Touch: Tactile sensations such as being touched by another person or the feel of cloth on skin.

Slide 4: A heading in two light blue rectangles with black text, followed by a table with a dark blue first row that has white text, and then alternating pale blue and white rows with black text. (The table is not really a table, it is just a four-column list.)

Obviously, everyone reacts in differently to sensory overload.

Some behavioural examples are:

Irritability — “Shutting down” — Covers eyes around bright lights — Difficulty concentrating
Angry outbursts — Refuses to interact and participate — Covers ears to close out sounds or voices — Jumping from task to task without completing
Overexcitement — Low energy levels — Difficulty speaking — Compains about noises not effecting others
High energy levels — Sleepiness/fatigue — poor eye contact — Overly sensitive to sounds/lights/touch
Fidgeting and restlessness — Avoids touching/being touched — Muscle tension — Difficulty with social interactions

Slide 5: The header is in a dark blue box with pointy corners and white text. The body is in a pale blue box with pointy corners and black text.

There are two different methods to prevent sensory overload: avoidance and setting limits:

  • Create a more quiet and orderly environment - keeping the noise to a minimum and reducing the sense of clutter.
  • Rest before big events.
  • Focus your attention and energy on one thing at a time.
  • Restrict time spent on various activities.
  • Select settings to avoid crowds and noise.
  • One may also limit interactions with specific people to help prevent sensory overload.

Slide 6: This looks the same as the last slide except the text in the header is black.

It is important in situations of sensory overload to calm oneself and return to a normal level.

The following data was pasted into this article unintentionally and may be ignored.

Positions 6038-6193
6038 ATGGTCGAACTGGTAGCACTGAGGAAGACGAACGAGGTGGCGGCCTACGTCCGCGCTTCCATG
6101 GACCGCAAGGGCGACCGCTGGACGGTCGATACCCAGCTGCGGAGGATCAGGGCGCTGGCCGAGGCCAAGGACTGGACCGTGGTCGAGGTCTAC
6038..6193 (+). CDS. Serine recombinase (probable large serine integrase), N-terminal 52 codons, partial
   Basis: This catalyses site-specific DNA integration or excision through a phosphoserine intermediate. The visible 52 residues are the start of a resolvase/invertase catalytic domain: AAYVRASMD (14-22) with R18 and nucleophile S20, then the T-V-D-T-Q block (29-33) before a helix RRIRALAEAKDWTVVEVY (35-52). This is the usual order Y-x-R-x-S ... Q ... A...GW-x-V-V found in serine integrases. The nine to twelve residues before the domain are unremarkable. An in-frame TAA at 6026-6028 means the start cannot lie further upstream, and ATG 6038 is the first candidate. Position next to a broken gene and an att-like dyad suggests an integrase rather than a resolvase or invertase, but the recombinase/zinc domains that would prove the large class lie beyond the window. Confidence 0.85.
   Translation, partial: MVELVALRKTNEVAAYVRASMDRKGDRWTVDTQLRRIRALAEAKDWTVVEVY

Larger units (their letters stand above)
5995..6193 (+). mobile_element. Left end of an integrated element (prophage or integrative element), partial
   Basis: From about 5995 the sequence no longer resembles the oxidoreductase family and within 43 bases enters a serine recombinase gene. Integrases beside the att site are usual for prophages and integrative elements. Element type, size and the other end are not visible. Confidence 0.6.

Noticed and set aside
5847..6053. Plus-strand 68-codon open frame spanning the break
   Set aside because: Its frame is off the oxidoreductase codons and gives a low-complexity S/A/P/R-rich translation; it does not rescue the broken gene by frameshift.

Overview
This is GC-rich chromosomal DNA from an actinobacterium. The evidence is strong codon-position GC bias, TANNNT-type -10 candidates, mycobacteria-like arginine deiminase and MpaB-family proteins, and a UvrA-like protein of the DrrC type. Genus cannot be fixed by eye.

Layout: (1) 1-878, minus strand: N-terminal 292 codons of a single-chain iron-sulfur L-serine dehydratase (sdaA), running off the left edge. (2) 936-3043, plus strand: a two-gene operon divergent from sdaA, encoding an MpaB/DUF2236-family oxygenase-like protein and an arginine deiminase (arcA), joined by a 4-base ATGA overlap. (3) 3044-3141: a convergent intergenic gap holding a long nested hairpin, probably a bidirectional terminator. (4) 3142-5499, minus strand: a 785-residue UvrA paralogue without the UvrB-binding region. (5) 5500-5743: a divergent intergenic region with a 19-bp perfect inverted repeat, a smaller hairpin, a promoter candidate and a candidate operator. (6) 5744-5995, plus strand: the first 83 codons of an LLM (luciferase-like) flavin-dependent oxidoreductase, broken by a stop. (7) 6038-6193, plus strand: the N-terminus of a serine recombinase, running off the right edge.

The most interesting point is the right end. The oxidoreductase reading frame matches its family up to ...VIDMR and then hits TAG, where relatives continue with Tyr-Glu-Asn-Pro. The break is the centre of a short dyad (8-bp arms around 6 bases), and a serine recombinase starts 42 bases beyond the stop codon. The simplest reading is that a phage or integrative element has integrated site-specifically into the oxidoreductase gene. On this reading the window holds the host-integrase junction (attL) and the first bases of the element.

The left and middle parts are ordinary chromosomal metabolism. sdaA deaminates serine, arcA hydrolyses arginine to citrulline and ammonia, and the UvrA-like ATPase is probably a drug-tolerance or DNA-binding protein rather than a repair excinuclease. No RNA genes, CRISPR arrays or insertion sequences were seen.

• Remove yourself from the situation.
  • Deep pressure against the skin combined with proprioceptive input that stimulates the receptors in the joints and ligaments often calms the nervous system.
  • Reducing sensory input such as eliminating distressing sounds and lowering the lights can help.
  • Calming, focusing music works for some.
  • Take an extended rest if a quick break doesn’t relieve the problem.

Slide 7: Four light blue rectangles with rounded corners, stacked one above the other, with black text.

What if someone you know is experiencing sensory overload?

Recognize the onset of overload. If they appear to have lost abilities that they usually have, such as forgetting how to speak, this is often a sign of severe overload.

Reduce the noise level. If they are in a noisy area, offer to guide them somewhere more quiet. Give time to process questions and respond, because overload tends to slow processing. If you can control the noise level, for example by turning off music, do so.

Do not touch or crowd them. Many people in SO are hypersensitive to touch - being touched or thinking they are about to be touched can worsen the overload. If they are seated or are a small child, get down to their level instead of looming above them.

Slide 8: Similar to previous slide, only with three rectangles instead of four.

Don’t talk more than necessary. Ask if you need to in order to help, but don’t try to say something reassuring or get them talking about something else. Speech is sensory input, and can worsen overload.

If they have a jacket, they may want to put it on and put the hood up. This helps to reduce stimulation, and many people find the weight of a jacket comforting. If their jacket is not within reach, ask them if they want you to bring it. A heavy blanket can also help in a similar way.

Don’t react to aggression. Don’t take it personally. It is rare for someone who is overloaded to cause serious harm, because they don’t want to hurt you, just get out of the situation. Aggression often occurs because you tried to touched/restrained/blocked their escape.